Any industry, with an investment of more than Rs. 1,000 crore, having any problem may go to the portal, register themselves, list out the problem, ministry-wise, that he has. The moment that project is accepted by us on the portal, automatically these problems go to the designated officers. The officers are mandated to put their comments on the portal which are visible to the industry. That is how information flow happens. We have 12 sub-groups based on the problem-creating ministries, which we would euphemistically call “recipient ministries”.

India does not have a problem with the technology as billions of software are running here. Before embarking on a new project, the first thing they do is to buy hardware. Only then they proceed for the software and then the process. However, what we do is exactly the reverse. On a fixed day of every week, we meet the concerned ministries, and minutes of the meeting are put up on the portal.

Every Monday and Friday our teams would travel to states and discuss the issues with them. The advantage of such meetings is that you do not discuss it with just one person, as the whole team of officers would be present. And, that is what matters, as no matter what technology you have, if people are not present, it will not work. The environment surrounding the technology is more important.

Same theory applies to cloud: while it is common knowledge that it should be used, many people won’t be able to use it because they do not understand the utilities, efficacies, the potential of cloud computing, and how cloud can be useful to them. It is extremely important to educate those using technology not only in terms of how to use it, but also why they must.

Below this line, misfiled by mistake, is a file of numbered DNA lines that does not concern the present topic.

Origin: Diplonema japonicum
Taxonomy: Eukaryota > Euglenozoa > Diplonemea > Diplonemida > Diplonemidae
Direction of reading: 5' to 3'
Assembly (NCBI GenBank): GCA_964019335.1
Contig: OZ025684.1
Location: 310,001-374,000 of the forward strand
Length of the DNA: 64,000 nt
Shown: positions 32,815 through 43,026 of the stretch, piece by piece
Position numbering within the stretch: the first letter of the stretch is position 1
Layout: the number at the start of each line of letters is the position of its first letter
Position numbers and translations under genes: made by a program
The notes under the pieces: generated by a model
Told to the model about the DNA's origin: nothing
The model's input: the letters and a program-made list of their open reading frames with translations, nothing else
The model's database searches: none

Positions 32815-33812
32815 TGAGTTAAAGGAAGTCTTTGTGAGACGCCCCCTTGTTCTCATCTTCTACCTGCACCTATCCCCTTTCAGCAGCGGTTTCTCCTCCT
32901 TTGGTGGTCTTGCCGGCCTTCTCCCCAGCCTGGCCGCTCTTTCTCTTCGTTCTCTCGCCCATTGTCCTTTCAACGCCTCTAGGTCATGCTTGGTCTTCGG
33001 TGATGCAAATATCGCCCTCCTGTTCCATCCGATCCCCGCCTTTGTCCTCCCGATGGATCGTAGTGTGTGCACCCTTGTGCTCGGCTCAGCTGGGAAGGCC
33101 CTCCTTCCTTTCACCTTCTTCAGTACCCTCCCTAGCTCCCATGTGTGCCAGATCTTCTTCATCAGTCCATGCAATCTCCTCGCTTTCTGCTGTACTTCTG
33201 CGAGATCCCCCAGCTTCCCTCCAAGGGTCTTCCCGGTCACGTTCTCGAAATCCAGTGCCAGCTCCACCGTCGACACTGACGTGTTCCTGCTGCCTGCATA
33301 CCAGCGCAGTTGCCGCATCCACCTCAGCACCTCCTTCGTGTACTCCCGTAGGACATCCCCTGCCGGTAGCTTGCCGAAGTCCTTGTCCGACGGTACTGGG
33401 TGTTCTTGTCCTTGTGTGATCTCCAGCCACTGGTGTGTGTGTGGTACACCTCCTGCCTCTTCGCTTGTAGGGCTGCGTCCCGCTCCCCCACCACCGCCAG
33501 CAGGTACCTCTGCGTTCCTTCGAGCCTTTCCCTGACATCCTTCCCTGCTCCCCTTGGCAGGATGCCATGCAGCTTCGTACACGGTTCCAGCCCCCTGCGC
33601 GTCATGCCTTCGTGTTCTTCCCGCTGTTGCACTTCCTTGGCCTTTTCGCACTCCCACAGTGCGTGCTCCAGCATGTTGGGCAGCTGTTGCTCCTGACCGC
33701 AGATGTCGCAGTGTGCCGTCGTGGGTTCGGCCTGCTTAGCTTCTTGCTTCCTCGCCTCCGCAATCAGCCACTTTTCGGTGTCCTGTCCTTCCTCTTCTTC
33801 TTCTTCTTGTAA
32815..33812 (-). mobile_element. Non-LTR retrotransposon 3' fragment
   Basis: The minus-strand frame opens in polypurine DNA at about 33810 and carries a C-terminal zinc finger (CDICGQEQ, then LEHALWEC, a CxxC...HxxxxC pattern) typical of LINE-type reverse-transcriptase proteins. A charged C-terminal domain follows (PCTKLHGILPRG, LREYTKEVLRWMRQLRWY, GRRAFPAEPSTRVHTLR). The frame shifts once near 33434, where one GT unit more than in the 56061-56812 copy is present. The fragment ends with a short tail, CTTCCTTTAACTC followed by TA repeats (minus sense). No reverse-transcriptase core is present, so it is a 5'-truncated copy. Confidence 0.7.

Consequent to what we did here in one year of operation of project monitoring group, we managed to facilitate the clearance of 155 projects entailing an investment of ` 5.5 lakh crore. Because of this, perhaps for the first time in this country, presidents of both FICCI and CII wrote to the Prime Minister stating that this is how it should be in states also. Fortunately, states are on board also. Jharkhand is about to launch its state project monitoring group. Overall, 14 states have agreed to set up their own project monitoring group.

This is important not only in the context of technology, but also in context of the ownership of their technology. If stakeholders own the technology you are giving, your job is done. But if it is seen as being pushed down the throat, it will not sustain. We also keep talking about pilot projects, but unfortunately in India, pilots don’t fly literally and otherwise. So, the true test of any idea is its applicability on a scale. If it is not scaled in a country like India, it has to be run into millions for it to be tested. You need to test it on a large scale, and not through pilots. It is easy to run a pilot because everyone puts energy there…and somehow it happens. But those energies cannot be replicated elsewhere.

So, the key test is whether an idea is replicable and scalable. We are good at ideas but we have to understand the ground realities. Most of the time, we have the diagnosis and prescriptions, but the problem is application. The key is to walk the talk, as this is the way you realise the problems on ground.